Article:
Publishing a book feels like running naked down the street. Though I've made that run more than twenty times, the launch of Bargaining for Eden
feels especially exposed. This is mostly because of Earl.
"Earl" is R. Earl Holding, the 63rd wealthiest American and one of the most powerful and eccentric people in the West. When I wanted to understand the story of a place caught in the flood of New West change, I chose Mount Ogden, in Utah's stunning Wasatch Range, site of the 2002 Winter Olympic downhill races at Snowbasin Ski Area. Once I made that choice, I got Earl, too.
Mt. Ogden and Snowbasin Ski Area from Huntsville, Utah.
(Photo copyright © 2008 by Stephen Trimble)
Earl Holding bought Snowbasin in 1984. He also owns Sun Valley Resort in Idaho, fancy hotels in four states, and Sinclair Oil. He managed to privatize public land ? national forest land ? at Snowbasin, using the Olympics as an excuse ? and the emotional story of that trade forms a major thread in my book. The people I interviewed about Earl used over-the-top words like "lies," and "evil," and "treachery." Vice President Dick Cheney, on the other hand, recorded a video tribute for Earl's 80th birthday party and said, "Earl's life is a testament to good citizenship."
I was intrigued. Here was this incredibly influential man who is famously reclusive and leery of the press, who has the fawning attention of senior members of congress, who has the reputation of being a very good, even ruthless, businessman, who revels in deal-making and acquisition and operating high-end properties, who is comfortably embedded in his conservative Mormon Republican culture. Dick Cheney thinks he is a model citizen. Citizens whose activism I admire find him infuriating.
I didn't set out to write a biography of Earl. But figuring out what makes him tick became a wonderfully engaging challenge. And of course every community has its own Earl. I'll bet you can name yours!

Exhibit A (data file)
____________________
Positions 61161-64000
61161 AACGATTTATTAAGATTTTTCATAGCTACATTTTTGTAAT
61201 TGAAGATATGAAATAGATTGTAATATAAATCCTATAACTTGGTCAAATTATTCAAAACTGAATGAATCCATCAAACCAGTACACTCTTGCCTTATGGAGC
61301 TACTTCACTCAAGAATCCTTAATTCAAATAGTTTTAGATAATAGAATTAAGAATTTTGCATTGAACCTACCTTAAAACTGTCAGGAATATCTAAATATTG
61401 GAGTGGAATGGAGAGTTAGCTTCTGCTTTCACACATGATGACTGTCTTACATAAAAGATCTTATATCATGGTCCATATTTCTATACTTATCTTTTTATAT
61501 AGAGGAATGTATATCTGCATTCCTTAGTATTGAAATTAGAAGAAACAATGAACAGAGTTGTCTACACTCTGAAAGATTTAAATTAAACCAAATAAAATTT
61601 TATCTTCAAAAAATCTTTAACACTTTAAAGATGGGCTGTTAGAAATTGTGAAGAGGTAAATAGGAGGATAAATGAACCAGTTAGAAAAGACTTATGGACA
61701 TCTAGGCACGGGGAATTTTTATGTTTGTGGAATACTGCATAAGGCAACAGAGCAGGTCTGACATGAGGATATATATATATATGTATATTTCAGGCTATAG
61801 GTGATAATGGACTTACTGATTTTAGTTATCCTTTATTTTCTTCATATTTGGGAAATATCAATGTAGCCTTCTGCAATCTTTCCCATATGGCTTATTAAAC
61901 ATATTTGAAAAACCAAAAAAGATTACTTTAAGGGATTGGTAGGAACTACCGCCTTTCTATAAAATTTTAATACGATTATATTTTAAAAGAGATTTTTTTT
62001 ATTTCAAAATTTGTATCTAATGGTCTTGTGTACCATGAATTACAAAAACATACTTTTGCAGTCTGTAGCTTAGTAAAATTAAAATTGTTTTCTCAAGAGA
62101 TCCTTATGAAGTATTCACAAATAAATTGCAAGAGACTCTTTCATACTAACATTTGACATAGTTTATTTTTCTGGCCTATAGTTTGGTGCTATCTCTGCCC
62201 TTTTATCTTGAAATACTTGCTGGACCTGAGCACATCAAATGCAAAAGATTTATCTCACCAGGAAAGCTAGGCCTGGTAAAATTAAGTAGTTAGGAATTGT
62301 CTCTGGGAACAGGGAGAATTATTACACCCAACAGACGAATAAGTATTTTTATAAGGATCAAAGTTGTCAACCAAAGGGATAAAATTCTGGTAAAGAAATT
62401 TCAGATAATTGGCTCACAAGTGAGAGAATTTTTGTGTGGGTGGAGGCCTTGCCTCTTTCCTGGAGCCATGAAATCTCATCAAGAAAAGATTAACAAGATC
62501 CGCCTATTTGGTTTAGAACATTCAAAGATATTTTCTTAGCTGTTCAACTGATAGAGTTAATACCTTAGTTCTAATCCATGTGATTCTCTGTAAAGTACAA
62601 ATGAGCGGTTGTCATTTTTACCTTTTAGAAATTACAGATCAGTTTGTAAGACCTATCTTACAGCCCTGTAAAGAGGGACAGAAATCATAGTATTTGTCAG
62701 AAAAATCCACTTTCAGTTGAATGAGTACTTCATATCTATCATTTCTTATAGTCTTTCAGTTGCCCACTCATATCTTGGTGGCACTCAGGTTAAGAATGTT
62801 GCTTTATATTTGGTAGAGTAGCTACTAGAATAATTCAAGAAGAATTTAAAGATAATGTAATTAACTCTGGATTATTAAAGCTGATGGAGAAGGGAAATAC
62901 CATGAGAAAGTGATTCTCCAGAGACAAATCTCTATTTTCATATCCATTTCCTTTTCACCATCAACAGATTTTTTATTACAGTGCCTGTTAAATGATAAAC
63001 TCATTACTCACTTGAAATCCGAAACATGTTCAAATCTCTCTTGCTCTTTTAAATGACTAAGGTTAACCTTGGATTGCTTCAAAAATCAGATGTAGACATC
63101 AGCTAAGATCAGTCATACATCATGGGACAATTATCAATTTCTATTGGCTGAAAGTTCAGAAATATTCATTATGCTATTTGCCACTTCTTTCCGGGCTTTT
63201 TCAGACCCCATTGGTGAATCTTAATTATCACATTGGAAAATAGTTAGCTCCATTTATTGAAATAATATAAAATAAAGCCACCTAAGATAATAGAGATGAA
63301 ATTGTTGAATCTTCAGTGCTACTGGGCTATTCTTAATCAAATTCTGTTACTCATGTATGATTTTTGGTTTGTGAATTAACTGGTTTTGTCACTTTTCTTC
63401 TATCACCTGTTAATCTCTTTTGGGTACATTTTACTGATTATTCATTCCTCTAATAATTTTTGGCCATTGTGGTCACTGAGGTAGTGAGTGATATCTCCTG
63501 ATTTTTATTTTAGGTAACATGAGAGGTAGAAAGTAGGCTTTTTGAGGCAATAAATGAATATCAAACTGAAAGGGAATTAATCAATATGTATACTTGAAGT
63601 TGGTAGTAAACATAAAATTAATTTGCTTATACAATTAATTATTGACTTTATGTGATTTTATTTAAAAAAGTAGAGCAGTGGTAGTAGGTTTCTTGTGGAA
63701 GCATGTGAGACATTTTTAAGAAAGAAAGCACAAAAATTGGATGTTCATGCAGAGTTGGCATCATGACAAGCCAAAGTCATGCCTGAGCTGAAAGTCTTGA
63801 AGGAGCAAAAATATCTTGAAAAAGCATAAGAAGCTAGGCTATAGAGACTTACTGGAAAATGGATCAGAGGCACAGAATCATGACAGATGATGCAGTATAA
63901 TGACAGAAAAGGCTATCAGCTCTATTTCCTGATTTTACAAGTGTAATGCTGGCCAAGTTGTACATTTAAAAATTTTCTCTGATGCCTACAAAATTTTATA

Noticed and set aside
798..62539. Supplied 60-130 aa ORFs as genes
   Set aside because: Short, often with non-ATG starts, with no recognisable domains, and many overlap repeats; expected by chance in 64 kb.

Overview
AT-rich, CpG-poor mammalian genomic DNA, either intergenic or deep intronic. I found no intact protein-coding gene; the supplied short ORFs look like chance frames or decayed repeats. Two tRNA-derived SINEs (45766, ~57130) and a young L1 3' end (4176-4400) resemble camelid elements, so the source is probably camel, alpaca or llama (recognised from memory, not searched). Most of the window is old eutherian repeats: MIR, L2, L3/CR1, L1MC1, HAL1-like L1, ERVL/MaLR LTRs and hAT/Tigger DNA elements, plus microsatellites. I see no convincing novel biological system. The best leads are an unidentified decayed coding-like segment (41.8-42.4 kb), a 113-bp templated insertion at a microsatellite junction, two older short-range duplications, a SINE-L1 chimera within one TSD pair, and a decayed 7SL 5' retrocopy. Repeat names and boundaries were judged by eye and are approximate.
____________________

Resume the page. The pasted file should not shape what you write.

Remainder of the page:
I tried hard to reach Earl in our shared hometown of Salt Lake City, but he never agreed to an interview. The closest I came was shaking hands with him once at a public event. And so I pieced together an "Earl" character from scraps gleaned from Earl's six published interviews over 25 years and the stories told to me by dozens of people. I wanted to understand someone who owns 500,000 acres of land in the West but who can still say: "I won't be satisfied until I own all the land next to mine."
Many despise him, but I don't. He is not my enemy, he is my character ? and since I have a relationship with him as a character, I call him "Earl."
And so now I'm running naked down the street. Just as I used Earl for my purposes in storytelling, reviewers are using Earl for their own ends. A feature writer trying to pump up the conflict in my story suggested that Earl Holding is "the object of my desire and my loathing." Online comments from folks who had yet to read the book suggested that my wife "must have paid a terrible price" to live with me ? and my "pathetic fixation," my "obsession" ? all these years. Other commenters went wild with this opportunity to trash Earl.
Earl is my lens through which to explore our notions of ownership of land, and everyone sees through that lens a little differently. One friend, after she heard me read from the book, liked my "bold move to challenge one of the most wealthy and powerful men in the country." Rick Bass, reviewing Bargaining for Eden in the Boston Globe, found Earl's need to own the mountain a familiar American story, "just business... simply the unimaginative relentlessness of the commercial mind."
My daughter left a job in Salt Lake City this week, headed out for adventures before college starts up again in the fall. Her boss wondered if she was leaving because of her "renegade environmentalist" father, who had written a "controversial exposé of the Sinclair corporation." I guess he thought the whole family was being run out of town.
Not yet ? but I remember when (fully clothed) I typed the last page of my final draft, confident that I knew exactly what my words meant. Now, I've been reminded that you, the reader, will find endlessly unpredictable ways to interpret my stories. But I'm okay with that. Even delighted. I can imagine no better use for my book than for each of you to measure my stories against your own life and find your own meaning.